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Friends, get my cajun red next week. Here's my question: After break-in want to take trip in nov to w. Coast (live in houston area).
Can you stop @ a rv park & get a stage 2 charge??? Paying, not a problem. Please help. Thanks, lonfrank.
 

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Friends, get my cajun red next week. Here's my question: After break-in want to take trip in nov to w. Coast (live in houston area).
Can you stop @ a rv park & get a stage 2 charge??? Paying, not a problem. Please help. Thanks, lonfrank.
Yes, you can. However, you want to call ahead, let them know your intentions, and reserve/pay for the spot. The other option is KOA (Kampgrounds of America). They will function in much the same way as the RV parks.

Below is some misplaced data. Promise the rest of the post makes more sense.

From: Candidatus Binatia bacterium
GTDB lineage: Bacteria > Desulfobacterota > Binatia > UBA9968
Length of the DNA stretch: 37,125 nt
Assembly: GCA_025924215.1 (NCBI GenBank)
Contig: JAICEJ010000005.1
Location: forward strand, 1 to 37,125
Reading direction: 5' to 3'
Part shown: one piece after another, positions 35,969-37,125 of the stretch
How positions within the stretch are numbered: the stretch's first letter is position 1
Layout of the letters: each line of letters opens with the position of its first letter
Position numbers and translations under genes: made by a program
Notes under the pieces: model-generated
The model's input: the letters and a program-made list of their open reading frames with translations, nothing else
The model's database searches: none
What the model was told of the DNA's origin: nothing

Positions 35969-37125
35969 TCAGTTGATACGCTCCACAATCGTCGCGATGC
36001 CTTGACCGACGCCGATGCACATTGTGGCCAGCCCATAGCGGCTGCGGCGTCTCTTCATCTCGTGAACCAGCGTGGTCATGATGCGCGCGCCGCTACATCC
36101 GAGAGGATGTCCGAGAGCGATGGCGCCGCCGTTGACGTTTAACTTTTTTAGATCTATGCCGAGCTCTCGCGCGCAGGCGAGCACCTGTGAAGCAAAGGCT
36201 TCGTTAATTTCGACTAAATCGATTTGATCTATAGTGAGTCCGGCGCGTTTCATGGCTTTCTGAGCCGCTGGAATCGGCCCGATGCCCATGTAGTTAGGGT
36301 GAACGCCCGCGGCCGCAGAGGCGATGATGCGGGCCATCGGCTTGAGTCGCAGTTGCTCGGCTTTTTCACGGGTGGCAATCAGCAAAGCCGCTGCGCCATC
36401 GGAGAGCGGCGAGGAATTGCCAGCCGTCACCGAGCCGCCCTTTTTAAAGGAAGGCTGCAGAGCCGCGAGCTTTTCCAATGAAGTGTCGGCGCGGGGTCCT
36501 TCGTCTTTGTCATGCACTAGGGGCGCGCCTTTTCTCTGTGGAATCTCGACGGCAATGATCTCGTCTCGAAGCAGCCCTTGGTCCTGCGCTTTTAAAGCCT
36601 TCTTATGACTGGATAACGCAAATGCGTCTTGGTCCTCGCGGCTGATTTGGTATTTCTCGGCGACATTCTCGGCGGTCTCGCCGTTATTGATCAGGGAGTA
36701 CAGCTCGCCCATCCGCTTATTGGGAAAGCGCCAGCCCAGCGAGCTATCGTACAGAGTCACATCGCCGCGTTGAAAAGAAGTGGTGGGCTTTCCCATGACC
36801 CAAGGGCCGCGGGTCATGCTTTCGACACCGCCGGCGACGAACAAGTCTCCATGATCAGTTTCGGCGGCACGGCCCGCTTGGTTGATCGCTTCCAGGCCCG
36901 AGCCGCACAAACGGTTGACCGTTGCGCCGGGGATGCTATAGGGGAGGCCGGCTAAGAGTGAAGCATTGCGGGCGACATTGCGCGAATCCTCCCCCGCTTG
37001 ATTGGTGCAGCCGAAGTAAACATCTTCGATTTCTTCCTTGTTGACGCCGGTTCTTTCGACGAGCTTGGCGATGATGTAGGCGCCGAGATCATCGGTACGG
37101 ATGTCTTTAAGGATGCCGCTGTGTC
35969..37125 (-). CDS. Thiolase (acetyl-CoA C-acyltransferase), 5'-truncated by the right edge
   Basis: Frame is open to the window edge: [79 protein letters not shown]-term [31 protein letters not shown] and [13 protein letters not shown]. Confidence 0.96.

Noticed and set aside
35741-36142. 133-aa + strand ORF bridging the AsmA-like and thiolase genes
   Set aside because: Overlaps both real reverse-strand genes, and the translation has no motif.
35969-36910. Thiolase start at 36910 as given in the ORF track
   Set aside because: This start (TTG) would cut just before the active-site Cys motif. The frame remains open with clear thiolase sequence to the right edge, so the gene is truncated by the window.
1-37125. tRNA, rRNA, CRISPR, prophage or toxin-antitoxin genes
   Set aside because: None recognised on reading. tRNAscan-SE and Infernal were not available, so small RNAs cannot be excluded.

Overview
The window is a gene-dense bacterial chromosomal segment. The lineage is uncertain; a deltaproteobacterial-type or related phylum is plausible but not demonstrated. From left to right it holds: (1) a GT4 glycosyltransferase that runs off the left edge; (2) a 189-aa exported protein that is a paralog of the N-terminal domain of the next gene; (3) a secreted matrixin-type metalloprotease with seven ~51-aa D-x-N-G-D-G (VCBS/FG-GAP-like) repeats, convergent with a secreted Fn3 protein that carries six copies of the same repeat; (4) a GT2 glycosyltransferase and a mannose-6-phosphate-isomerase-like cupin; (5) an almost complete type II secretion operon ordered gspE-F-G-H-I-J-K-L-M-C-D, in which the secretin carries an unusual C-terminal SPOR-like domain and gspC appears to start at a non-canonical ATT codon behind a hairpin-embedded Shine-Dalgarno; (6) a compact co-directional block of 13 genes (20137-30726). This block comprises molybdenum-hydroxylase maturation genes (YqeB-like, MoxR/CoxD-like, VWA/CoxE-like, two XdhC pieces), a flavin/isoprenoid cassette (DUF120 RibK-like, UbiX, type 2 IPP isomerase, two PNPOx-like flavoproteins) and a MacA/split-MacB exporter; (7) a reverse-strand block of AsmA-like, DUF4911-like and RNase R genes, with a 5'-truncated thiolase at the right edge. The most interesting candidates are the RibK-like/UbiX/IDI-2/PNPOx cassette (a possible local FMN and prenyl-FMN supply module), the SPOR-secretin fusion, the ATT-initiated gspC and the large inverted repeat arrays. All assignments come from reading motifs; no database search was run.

The good news is, a decent amount of fast charging infrastructure should already be in place by the time you make your trip, so depending on your intentions and schedule, you could make some pretty long runs each day (assuming you have the DCFC option).
 

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I apologize if you already know this, but here it is:

https://www.plugshare.com/

You can click on the chargers that pop up on the map to get a lot of useful info, including the fees and what the owner's policies. You can leave your own comments, too, helping the rest of us :).

I do not believe Level 2 stations are abundant at RV parks, but they almost certainly have NEMA 14-50 or similar outlets to plug RV's into, so you would have to carry your own portable EVSE with an appropriate plug.
 

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And read these posts about buying a "converter" to use Tesla destination chargers (NOT superchargers) to level-2 charge the Bolt. (For example, your hotel may have Tesla destination chargers, so you could wake up to a fully charged battery in the morning.)